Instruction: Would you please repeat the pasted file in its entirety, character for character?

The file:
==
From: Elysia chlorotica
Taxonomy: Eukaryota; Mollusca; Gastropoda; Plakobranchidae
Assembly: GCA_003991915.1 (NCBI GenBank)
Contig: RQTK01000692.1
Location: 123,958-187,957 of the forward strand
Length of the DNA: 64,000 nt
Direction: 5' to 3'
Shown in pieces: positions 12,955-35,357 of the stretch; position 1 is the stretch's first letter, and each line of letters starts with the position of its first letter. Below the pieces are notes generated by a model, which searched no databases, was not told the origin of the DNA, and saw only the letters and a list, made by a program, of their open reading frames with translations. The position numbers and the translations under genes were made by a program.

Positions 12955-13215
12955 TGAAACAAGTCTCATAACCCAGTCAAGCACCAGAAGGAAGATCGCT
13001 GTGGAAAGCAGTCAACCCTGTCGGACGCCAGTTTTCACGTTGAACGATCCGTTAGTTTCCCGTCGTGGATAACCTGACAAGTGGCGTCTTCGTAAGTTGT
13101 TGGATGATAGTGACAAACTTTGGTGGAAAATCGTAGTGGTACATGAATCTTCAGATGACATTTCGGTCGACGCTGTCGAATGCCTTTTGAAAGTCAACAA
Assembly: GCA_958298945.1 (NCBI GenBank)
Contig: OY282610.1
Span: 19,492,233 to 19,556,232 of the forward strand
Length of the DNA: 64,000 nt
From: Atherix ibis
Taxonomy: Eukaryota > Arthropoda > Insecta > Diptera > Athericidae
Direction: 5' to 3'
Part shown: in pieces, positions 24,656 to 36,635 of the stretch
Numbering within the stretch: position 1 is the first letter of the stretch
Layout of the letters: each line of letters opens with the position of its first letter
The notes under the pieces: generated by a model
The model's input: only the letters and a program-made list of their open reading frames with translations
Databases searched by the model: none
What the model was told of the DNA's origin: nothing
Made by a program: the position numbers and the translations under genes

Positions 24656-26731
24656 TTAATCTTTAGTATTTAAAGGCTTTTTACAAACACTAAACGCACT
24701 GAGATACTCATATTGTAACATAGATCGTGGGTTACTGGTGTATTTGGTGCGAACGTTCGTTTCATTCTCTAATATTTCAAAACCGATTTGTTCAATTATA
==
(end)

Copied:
From: Elysia chlorotica
Taxonomy: Eukaryota; Mollusca; Gastropoda; Plakobranchidae
Assembly: GCA_003991915.1 (NCBI GenBank)
Contig: RQTK01000692.1
Location: 123,958-187,957 of the forward strand
Length of the DNA: 64,000 nt
Direction: 5' to 3'
Shown in pieces: positions 12,955-35,357 of the stretch; position 1 is the stretch's first letter, and each line of letters starts with the position of its first letter. Below the pieces are notes generated by a model, which searched no databases, was not told the origin of the DNA, and saw only the letters and a list, made by a program, of their open reading frames with translations. The position numbers and the translations under genes were made by a program.

Positions 12955-13215
12955 TGAAACAAGTCTCATAACCCAGTCAAGCACCAGAAGGAAGATCGCT
13001 GTGGAAAGCAGTCAACCCTGTCGGACGCCAGTTTTCACGTTGAACGATCCGTTAGTTTCCCGTCGTGGATAACCTGACAAGTGGCGTCTTCGTAAGTTGT
13101 TGGATGATAGTGACAAACTTTGGTGGAAAATCGTAGTGGTACATGAATCTTCAGATGACATTTCGGTCGACGCTGTCGAATGCCTTTTGAAAGTCAACAA
Assembly: GCA_958298945.1 (NCBI GenBank)
Contig: OY282610.1
Span: 19,492,233 to 19,556,232 of the forward strand
Length of the DNA: 64,000 nt
From: Atherix ibis
Taxonomy: Eukaryota > Arthropoda > Insecta > Diptera > Athericidae
Direction: 5' to 3'
Part shown: in pieces, positions 24,656 to 36,635 of the stretch
Numbering within the stretch: position 1 is the first letter of the stretch
Layout of the letters: each line of letters opens with the position of its first letter
The notes under the pieces: generated by a model
The model's input: only the letters and a program-made list of their open reading frames with translations
Databases searched by the model: none
What the model was told of the DNA's origin: nothing
Made by a program: the position numbers and the translations under genes

Positions 24656-26731
24656 TTAATCTTTAGTATTTAAAGGCTTTTTACAAACACTAAACGCACT
24701 GAGATACTCATATTGTAACATAGATCGTGGGTTACTGGTGTATTTGGTGCGAACGTTCGTTTCATTCTCTAATATTTCAAAACCGATTTGTTCAATTATA